The English used in this article or section may not be easy for everybody to understand. (July 2012)
Sound is caused by sound waves. It can be heard when it goes through a medium to the ear. All sounds are made by vibrations of molecules. For example, when a person hits a drum or a cymbal the object vibrates. These vibrations make air molecules move. Sound waves move away from where they came from. When the vibrating air molecules reach our ears, the eardrum vibrates, too. The bones of the ear vibrate in way the object that started the sound wave vibrated.
Sound waves are longitudinal waves with two parts: compression and rarefaction. Compression is the part of the sound waves where the molecules of air are pushed (compressed) together. Rarefaction is the part of the waves where the molecules are far away from each other. Sound waves are a sequence of compression and rarefaction.
Since sound is a vibration of a medium, it cannot go through a vacuum. A vacuum is a place where there is no medium, for example in outer space. The word comes from the Latin adjective vacuus for "vacant" or "void".
Speed of sound Edit
Sound waves can travel through solids, liquids, and gases. The thicker the medium, the faster it goes, but they cannot travel through a vacuum (a place with nothing in it). This is why astronauts cannot talk to each other in space: they need a radio to hear each other. Sound can travel through water faster than through air; and even faster in solids like stone, iron, and steel. At room temperature and normal atmospheric pressure, sound travels at 344 m/s (1134 ft/s), 761 miles per hour). Because the temperature and pressure change with altitude in the atmosphere, speed will vary as well.
Pitch and Intensity Edit
Pitch is the highness or lowness of sound. Pitch is how humans hear different frequencies. Frequency is determined by the number of vibrations per second. The highest key on a piano, for instance, vibrates 4,000 times per second. It has a frequency of 4000 hertz (Hz), or 4 kilohertz (kHz). Lower keys have lower frequencies. A note an octave higher than another note has twice the frequency of that note.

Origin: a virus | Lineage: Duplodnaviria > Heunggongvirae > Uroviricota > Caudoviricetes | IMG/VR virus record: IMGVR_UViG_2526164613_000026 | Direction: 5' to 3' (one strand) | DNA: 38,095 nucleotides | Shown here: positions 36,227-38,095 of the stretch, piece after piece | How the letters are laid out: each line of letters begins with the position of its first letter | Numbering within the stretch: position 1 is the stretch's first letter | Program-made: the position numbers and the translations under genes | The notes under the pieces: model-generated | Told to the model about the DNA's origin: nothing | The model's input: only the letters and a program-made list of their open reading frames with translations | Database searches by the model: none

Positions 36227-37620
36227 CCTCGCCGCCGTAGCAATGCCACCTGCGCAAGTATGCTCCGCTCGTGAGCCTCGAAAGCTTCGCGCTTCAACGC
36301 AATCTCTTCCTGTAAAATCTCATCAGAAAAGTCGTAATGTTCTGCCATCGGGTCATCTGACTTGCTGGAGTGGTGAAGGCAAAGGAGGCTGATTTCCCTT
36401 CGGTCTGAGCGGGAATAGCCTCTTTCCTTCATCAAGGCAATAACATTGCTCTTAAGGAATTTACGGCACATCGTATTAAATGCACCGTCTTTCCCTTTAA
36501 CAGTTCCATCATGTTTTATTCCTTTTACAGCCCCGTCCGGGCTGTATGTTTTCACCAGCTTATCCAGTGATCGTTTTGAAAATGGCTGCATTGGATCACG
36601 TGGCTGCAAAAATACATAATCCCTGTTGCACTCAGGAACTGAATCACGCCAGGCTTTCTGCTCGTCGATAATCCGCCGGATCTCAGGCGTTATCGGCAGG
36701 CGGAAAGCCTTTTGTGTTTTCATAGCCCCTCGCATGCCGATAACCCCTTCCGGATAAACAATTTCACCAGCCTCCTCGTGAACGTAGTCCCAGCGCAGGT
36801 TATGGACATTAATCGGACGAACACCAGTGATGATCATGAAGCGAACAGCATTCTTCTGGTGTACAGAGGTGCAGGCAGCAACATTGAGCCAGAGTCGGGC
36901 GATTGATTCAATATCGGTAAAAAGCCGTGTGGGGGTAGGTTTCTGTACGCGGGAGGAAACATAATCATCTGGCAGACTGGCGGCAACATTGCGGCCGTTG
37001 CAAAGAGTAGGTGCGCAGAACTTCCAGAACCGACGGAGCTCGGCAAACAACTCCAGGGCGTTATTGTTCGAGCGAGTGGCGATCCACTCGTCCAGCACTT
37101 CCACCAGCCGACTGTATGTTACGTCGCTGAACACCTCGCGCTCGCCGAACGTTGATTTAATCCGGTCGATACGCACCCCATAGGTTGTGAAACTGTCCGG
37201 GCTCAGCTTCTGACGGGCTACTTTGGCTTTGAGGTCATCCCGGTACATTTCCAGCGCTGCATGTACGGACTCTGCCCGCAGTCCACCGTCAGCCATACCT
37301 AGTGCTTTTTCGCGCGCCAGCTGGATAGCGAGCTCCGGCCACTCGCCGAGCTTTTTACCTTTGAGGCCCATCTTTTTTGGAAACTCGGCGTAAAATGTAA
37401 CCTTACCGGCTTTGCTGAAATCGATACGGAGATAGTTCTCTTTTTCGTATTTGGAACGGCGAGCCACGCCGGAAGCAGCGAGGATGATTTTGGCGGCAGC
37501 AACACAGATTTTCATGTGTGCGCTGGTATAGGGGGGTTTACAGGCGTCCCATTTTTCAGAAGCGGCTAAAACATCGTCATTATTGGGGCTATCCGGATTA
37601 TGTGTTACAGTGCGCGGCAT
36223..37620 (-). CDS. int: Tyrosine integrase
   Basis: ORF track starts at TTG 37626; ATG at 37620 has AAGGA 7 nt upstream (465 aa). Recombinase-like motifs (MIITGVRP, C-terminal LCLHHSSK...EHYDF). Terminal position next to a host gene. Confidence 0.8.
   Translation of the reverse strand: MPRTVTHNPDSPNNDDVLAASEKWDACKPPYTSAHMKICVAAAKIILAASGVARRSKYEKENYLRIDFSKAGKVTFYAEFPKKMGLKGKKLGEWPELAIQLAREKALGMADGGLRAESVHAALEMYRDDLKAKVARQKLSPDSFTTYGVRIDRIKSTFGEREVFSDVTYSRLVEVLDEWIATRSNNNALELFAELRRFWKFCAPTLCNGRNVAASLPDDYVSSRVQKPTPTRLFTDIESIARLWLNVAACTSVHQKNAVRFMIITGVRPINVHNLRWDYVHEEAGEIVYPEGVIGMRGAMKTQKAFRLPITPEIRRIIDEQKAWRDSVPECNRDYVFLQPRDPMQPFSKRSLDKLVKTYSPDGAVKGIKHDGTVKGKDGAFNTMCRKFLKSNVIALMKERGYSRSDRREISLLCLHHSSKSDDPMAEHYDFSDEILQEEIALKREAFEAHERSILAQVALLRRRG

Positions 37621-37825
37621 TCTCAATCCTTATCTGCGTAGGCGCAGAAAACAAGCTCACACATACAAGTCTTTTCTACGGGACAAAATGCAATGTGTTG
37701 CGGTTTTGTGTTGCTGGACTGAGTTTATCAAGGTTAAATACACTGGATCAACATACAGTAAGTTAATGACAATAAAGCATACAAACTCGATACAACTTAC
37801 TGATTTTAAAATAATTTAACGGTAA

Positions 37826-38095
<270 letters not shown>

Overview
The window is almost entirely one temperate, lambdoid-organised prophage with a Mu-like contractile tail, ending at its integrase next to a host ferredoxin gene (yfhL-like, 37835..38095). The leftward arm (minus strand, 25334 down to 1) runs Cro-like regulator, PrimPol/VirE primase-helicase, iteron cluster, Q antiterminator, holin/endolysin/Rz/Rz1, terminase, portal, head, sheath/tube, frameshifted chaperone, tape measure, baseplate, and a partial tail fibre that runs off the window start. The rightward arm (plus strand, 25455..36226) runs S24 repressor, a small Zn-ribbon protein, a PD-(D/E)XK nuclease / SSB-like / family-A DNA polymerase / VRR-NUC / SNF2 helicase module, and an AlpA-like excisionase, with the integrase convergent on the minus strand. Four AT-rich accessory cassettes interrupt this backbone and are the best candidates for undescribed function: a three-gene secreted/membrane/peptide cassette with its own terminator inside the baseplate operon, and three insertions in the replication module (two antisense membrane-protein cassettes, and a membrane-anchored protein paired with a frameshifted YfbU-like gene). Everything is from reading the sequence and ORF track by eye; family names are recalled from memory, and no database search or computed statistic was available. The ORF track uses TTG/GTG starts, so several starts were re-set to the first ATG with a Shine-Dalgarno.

The intensity of a sound is how much sound energy goes through a square meter in one second. Sound waves with higher amplitude (bigger vibration) have higher intensity. The intensity of a sound is higher closer to the sound source. Farther away, it's less intense. The inverse-square law shows how sound intensity becomes smaller, farther from the source. "Inverse square" says that when distance gets multiplied by a number, sound intensity gets divided by that number squared (the number times itself). Thus, twice the distance means a quarter the intensity.
Sound intensities can be very different. They can range from 0.000000000001, which are barely heard, to 1 W/m2 (painfully loud). The decibel scale makes sound intensity numbers easier to work with. A 0.000000000001 W/m2 intensity is 0 dB (decibels). It is an exponential scale, so when the decibel number increases by 10, the intensity is ten times as much. So, a 1 W/m2 intensity is 120 dB.
Loudness is how people sense the intensity of sound. Loudness depends on sound intensity, sound frequency, and the person's hearing.
Heard and not seen Edit
Audible sound has frequencies between 20 Hz to 20 kHz. Human beings can hear audible sound. Sound waves with frequency above 20 kHz are called ultrasound waves. Sound waves with frequency below 20 Hz are called infrasound waves. Human beings cannot hear ultrasound waves and infrasound waves, but some animals, like bats and dolphins, use them. Older people have an even smaller hearing range. People are best at hearing sounds between 1000 Hz and 6000 Hz.
The Doppler Effect Edit
When a sound source is moving towards someone, the frequency seems to increase. The same thing happens when someone moves toward the sound source. Frequency seems to decrease when someone moves away from a sound source. It also seems to decrease when the sound source moves away from someone. This is called the Doppler effect.
Halpern, Alvin, Erich Erlbach (1998). Beginning Physics II: Waves, Electromagnetism, Optics, and Modern Physics, pg. 50-56
- The Earth and the Universe LIFEPAC Science, p. 33